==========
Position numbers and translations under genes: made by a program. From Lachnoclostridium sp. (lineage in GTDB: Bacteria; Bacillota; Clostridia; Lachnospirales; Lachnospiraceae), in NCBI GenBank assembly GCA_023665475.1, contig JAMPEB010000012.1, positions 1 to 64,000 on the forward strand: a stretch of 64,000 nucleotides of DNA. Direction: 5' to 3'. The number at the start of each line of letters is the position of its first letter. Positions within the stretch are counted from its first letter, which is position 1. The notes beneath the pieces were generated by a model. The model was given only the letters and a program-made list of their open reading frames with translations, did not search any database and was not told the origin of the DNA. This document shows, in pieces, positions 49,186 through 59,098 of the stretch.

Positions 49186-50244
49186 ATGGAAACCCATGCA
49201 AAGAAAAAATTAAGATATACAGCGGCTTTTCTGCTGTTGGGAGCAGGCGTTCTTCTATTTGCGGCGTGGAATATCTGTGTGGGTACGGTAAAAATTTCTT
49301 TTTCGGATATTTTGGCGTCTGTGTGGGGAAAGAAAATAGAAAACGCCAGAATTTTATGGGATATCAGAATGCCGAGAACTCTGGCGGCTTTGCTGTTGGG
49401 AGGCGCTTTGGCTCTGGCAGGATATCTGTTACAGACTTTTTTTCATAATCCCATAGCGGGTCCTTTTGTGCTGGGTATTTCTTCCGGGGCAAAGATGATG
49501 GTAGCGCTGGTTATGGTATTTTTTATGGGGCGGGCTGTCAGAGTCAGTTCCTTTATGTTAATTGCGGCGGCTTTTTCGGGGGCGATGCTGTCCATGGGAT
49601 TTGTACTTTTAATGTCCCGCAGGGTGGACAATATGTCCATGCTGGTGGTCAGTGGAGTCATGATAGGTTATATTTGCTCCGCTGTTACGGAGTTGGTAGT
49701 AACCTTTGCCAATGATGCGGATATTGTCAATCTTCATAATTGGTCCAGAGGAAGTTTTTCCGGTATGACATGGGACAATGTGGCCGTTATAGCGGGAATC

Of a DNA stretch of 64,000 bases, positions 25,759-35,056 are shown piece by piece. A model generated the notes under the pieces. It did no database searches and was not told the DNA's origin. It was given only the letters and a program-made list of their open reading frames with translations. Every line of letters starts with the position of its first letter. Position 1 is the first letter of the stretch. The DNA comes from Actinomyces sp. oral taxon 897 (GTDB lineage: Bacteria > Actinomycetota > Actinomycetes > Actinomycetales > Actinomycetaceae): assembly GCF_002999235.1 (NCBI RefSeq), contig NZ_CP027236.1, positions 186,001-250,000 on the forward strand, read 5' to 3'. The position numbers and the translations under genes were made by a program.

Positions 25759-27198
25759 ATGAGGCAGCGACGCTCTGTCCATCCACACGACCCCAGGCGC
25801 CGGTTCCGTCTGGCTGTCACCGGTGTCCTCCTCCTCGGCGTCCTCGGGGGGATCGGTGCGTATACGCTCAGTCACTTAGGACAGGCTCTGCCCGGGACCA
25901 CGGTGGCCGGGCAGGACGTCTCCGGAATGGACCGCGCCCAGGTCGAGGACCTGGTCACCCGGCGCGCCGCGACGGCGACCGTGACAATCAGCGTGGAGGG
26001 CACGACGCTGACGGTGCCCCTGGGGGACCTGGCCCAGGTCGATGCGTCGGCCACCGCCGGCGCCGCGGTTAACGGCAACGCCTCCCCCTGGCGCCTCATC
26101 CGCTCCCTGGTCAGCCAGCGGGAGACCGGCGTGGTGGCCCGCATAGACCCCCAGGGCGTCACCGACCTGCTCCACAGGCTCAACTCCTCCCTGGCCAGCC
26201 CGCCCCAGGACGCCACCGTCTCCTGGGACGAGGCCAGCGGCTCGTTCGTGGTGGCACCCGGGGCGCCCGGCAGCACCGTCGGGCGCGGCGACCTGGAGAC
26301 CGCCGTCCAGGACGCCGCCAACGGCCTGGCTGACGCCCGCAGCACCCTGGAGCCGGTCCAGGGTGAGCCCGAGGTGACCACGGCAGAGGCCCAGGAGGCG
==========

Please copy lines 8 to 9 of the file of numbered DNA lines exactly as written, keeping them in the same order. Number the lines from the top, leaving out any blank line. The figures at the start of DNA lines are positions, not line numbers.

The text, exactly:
49601 TTGTACTTTTAATGTCCCGCAGGGTGGACAATATGTCCATGCTGGTGGTCAGTGGAGTCATGATAGGTTATATTTGCTCCGCTGTTACGGAGTTGGTAGT
49701 AACCTTTGCCAATGATGCGGATATTGTCAATCTTCATAATTGGTCCAGAGGAAGTTTTTCCGGTATGACATGGGACAATGTGGCCGTTATAGCGGGAATC